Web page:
BRICS condemns Israel war on Gaza in signal to the West

Leaders of major emerging economies called for an end to Israel’s war on Gaza on Tuesday, and for a cessation of hostilities on both sides to ease the rapidly deteriorating humanitarian crisis in the Gaza Strip.

In a virtual summit chaired by South African President Cyril Ramaphosa, the BRICS grouping denounced attacks on civilians in Palestine and Israel, with many leaders calling the forced displacement of Palestinians, within Gaza or outside the territory, “war crimes.”

“We condemned any kind of individual or mass forcible transfer and deportation of Palestinians from their own land,” a chair’s summary read. The group, which did not issue a joint declaration, also “reiterated that the forced transfer and deportation of Palestinians, whether inside Gaza or to neighbouring countries, constitute grave breaches of the Geneva conventions and war crimes and violations under International Humanitarian Law.”

The BRICS is made up of Brazil, Russia, India, China and South Africa, all major emerging economies looking for a greater say in a global order long dominated by the United States and its Western allies. These countries are often viewed as leaders of what is referred to in international policy speak as the “Global South”.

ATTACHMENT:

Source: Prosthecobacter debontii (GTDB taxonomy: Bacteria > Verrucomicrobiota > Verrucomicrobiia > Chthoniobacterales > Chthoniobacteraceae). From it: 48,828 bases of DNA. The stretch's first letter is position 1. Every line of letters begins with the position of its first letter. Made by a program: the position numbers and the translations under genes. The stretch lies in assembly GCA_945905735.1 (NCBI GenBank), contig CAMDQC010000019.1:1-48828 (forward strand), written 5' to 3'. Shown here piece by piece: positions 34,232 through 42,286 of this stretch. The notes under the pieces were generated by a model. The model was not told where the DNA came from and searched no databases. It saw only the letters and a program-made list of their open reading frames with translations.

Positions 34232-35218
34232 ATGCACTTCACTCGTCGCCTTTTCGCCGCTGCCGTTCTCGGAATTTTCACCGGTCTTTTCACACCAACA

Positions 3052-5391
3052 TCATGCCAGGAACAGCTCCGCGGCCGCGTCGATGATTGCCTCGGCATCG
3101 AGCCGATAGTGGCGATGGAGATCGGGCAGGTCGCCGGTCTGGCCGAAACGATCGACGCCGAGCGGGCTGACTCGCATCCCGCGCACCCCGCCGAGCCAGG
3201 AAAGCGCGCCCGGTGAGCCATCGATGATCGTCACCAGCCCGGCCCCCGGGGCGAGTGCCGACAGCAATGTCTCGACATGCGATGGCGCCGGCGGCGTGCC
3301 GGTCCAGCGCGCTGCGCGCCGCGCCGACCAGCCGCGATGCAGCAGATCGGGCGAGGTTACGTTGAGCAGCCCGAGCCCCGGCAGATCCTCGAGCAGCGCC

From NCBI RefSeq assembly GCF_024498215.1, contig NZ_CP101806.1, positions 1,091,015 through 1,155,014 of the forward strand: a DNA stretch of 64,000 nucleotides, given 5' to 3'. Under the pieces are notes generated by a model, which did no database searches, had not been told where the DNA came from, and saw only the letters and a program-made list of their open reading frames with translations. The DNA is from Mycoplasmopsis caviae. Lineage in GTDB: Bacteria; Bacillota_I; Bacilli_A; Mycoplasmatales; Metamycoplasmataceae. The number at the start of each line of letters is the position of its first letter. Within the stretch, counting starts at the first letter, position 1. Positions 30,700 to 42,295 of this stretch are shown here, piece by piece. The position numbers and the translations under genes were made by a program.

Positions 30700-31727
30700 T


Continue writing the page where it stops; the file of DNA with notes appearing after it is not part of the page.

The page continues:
But it wasn’t just these five countries that spoke on the war on Tuesday. Earlier this year, the BRICS had agreed to expand and add Egypt, Ethiopia, Argentina, Saudi Arabia, the UAE and Iran as members from 2024. The leaders of these six countries also participated in the meeting called by South Africa. United Nations Secretary-General Antonio Guterres joined the summit too.

The chair’s summary — in essence a gist of the mood in the room — highlights growing calls from the Global South to end the war on the Gaza Strip. The conflict began after an October 7 attack on Israeli communities by the armed group Hamas that saw 1,200 people killed and 240 others taken hostage. In response, Israel has incessantly shelled Gaza, targeting hospitals, schools and refugee camps and killing more than 13,000 people, many of them children, in violation of international laws.

Since then, millions of people across Africa, Asia and the Middle East have marched for a “Free Palestine” and called for a ceasefire. Experts in Africa and elsewhere have accused the United States, United Kingdom and European Union of hypocrisy for claiming to be  bastions of democracy and human rights while supporting Israel’s war in Gaza.


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